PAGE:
West Palm Beach, FL — The South Florida Water Management District (SFWMD)
today closed on the purchase of land from the United States Sugar Corporation,
providing 26,800 acres of strategically located property south of Lake
Okeechobee for Everglades restoration. The $194 million acquisition places 42
square miles of agricultural land into public ownership for the construction of
water quality improvement projects that will bring meaningful environmental
benefits to the famed River of Grass.
“Hard work and a steadfast commitment to restore the River of Grass has
successfully brought to fruition — in an affordable way — an opportunity to
further improve water quality in the Everglades and address important federal
mandates,” said SFWMD Governing Board Chairman Eric Buermann. “Once considered
out of reach, the District now has ready access to thousands of acres of
strategically situated property to advance Florida’s steady progress in
restoring the Everglades.”
Highlights of the acquisition include:
- Acquisition of 17,900 citrus acres
in Hendry County to improve water quality in the C-139 Basin, where phosphorus
loads have been historically high. This parcel, just west of thousands of acres
of existing constructed wetlands, can be used for additional water storage and
treatment facilities that would improve the quality of water flowing into the
- Purchase of 8,900 acres of sugarcane land in Palm Beach County to
benefit the Loxahatchee National Wildlife Refuge by expanding existing Stormwater Treatment Areas (STAs) and increasing water quality treatment for the
S-5A Basin, just southeast of Lake Okeechobee.
The agreement contains options to
purchase another 153,000 acres for up to 10 years should future economic
conditions allow. The options to acquire additional lands, which provide further
opportunities to benefit the Everglades, Lake Okeechobee and the Caloosahatchee
and St. Lucie estuaries, include:
- An exclusive 3-year option to purchase
either a specifically identified 46,800 acres or the entire 153,000 acres at a
fixed price of $7,400 per acre. U.S. Sugar could sell the option property to a
third party but must retain the District’s option.
- After the exclusive option
period, a subsequent 2-year, non-exclusive option to purchase the approximately
46,800 acres at Fair Market Value. U.S. Sugar could sell all or a part of the
option property, but subject to a Right of First Refusal by the District.
subsequent 7-year, non-exclusive option to purchase the remaining acres at Fair
Market Value. U.S. Sugar could sell all or a part of the option property, but
subject to a Right of First Refusal by the District.
“This acquisition allows
access to critical land south of Lake Okeechobee needed for project construction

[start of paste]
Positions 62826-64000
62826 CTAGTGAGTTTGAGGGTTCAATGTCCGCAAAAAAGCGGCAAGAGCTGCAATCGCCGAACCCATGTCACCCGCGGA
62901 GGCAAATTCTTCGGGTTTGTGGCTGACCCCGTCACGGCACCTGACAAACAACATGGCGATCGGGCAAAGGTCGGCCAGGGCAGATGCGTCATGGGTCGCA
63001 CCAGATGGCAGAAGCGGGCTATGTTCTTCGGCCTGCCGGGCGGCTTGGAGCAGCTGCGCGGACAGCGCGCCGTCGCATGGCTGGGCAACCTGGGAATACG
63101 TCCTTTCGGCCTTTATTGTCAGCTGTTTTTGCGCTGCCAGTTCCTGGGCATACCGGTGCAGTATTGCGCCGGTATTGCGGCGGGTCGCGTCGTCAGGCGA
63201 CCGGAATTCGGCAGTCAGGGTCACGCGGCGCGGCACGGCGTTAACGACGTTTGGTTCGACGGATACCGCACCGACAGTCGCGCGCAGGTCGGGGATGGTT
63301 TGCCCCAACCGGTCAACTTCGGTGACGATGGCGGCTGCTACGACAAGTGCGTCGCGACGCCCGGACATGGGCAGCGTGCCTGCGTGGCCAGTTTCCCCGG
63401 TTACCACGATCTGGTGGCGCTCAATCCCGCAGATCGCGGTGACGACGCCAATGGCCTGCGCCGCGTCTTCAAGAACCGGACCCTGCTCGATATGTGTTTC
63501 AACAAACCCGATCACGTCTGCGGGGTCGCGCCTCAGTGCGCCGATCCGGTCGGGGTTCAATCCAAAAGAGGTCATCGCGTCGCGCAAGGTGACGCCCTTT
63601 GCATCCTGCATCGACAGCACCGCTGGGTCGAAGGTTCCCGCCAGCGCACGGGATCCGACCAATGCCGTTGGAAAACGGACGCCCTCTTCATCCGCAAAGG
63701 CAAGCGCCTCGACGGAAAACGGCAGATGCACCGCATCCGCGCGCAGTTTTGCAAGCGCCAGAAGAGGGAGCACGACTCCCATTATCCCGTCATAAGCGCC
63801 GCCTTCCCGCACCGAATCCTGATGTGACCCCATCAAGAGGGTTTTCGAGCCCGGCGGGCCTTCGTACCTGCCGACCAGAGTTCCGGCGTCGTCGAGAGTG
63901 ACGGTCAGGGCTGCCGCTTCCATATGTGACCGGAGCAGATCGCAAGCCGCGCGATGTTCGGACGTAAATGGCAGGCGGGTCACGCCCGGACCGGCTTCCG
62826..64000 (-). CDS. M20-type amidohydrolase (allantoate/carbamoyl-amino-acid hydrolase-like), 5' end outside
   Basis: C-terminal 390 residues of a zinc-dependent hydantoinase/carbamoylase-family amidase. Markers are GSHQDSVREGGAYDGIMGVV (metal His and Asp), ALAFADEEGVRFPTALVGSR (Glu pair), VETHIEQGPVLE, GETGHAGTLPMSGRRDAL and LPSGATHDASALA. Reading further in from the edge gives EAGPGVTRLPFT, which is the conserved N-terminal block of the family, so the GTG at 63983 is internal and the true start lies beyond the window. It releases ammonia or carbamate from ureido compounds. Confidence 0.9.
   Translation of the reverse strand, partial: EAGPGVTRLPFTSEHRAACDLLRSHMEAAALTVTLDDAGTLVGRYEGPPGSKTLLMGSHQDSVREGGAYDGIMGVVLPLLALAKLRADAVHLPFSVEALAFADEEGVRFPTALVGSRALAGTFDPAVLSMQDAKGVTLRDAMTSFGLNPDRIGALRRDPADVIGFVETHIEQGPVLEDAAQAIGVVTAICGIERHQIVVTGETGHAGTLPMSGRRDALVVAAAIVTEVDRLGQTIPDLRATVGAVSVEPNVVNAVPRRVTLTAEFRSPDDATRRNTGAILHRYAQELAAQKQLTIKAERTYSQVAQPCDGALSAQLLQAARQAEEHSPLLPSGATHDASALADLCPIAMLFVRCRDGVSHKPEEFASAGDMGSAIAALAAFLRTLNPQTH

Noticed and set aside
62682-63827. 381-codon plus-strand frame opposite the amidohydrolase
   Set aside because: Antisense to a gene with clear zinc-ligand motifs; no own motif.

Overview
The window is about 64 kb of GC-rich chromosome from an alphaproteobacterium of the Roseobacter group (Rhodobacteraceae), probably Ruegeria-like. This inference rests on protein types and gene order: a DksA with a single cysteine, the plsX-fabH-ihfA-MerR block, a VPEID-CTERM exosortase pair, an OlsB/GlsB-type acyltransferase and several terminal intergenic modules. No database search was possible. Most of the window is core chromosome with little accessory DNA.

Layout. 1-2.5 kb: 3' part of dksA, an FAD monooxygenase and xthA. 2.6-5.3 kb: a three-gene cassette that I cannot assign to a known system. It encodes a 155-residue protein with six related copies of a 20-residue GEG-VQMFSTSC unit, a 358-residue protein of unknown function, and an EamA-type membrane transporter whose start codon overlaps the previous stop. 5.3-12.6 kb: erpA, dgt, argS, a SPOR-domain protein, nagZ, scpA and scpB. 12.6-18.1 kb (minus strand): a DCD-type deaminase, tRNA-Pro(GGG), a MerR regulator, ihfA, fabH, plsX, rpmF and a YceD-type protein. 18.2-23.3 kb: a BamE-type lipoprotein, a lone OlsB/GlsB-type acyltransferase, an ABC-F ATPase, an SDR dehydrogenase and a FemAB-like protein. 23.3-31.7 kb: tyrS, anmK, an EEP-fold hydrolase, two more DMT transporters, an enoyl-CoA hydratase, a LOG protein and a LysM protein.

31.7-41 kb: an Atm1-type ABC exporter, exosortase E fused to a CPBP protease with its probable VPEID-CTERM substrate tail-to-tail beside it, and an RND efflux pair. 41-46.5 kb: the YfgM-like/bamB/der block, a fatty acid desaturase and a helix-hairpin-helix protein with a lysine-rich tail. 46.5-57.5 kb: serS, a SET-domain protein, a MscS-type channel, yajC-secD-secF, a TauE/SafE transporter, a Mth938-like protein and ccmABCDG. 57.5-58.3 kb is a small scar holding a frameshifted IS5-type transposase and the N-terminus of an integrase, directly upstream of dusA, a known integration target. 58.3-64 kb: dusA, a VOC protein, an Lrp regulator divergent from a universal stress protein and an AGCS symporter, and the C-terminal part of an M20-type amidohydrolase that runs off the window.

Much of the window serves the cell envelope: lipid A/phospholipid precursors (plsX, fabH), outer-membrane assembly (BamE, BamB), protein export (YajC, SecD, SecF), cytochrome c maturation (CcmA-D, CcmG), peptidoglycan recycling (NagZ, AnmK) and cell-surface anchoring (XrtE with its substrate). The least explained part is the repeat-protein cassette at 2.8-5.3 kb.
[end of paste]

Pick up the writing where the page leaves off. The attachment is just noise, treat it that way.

that will bring meaningful water quality and environmental improvements to the
Everglades,” said Florida Department of Environmental Protection (DEP) Secretary Mimi
Drew. “We thank the Governing Board members for their thorough deliberation and
their commitment to this once-in-a lifetime opportunity.”
In identifying the 26,800 acres for this acquisition, the District evaluated
science and engineering factors as well as its existing requirements and
mandates, all of which drive the agency’s restoration and water quality
improvement efforts. This acquisition, together with additional lands in the
Everglades Agricultural Area already in public ownership, gives the District
access to more than 40,000 acres of land south of Lake Okeechobee needed for
water quality and restoration project construction.
Today’s closing is the culmination of more than two years of work since the
District began negotiations with the U.S. Sugar Corporation in June 2008 to
acquire land south of Lake Okeechobee for Everglades restoration. This
downsized, more affordable acquisition recognizes dramatic changes in economic
conditions over the last two years, which have resulted in a decline in District
property tax revenues by nearly $150 million, or 30 percent, since 2008.
For additional information, see Just the Facts: Reviving the River of Grass —
Land Purchased for Everglades Restoration.
Documents relating to the U.S. Sugar acquisition are posted online at
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About the Everglades:
America’s Everglades once covered almost 11,000
square miles of south Florida. Just a century ago, water flowed down the
Kissimmee River into Lake Okeechobee, then south through the Everglades to the
Florida Bay—the ultimate destination of the pure sheetflow. Because of efforts
to drain the marshland for urban development, agriculture and flood control, the
Everglades is today half the size it was a century ago. Dubbed the River of
Grass for the sawgrass that flourished throughout the marsh, the Everglades is a
mosaic of freshwater ponds, prairies and forested uplands that supports a rich
plant and wildlife community. Renowned for its wading birds and wildlife, the
Everglades is home to dozens of federally threatened and endangered species,
including the Florida panther, American crocodile, snail kite and wood stork.
The mix of salt and freshwater makes it the only place on Earth where alligators
and crocodiles exist side by side.
About the South Florida Water Management
The South Florida Water Management District is a regional, governmental
agency that oversees the water resources in the southern half of the state — 16
counties from Orlando to the Keys. It is the oldest and largest of the state's
five water management districts. The agency mission is to manage and protect
water resources of the region by balancing and improving water quality, flood
control, natural systems and water supply. A key initiative is cleanup and
restoration of the Everglades.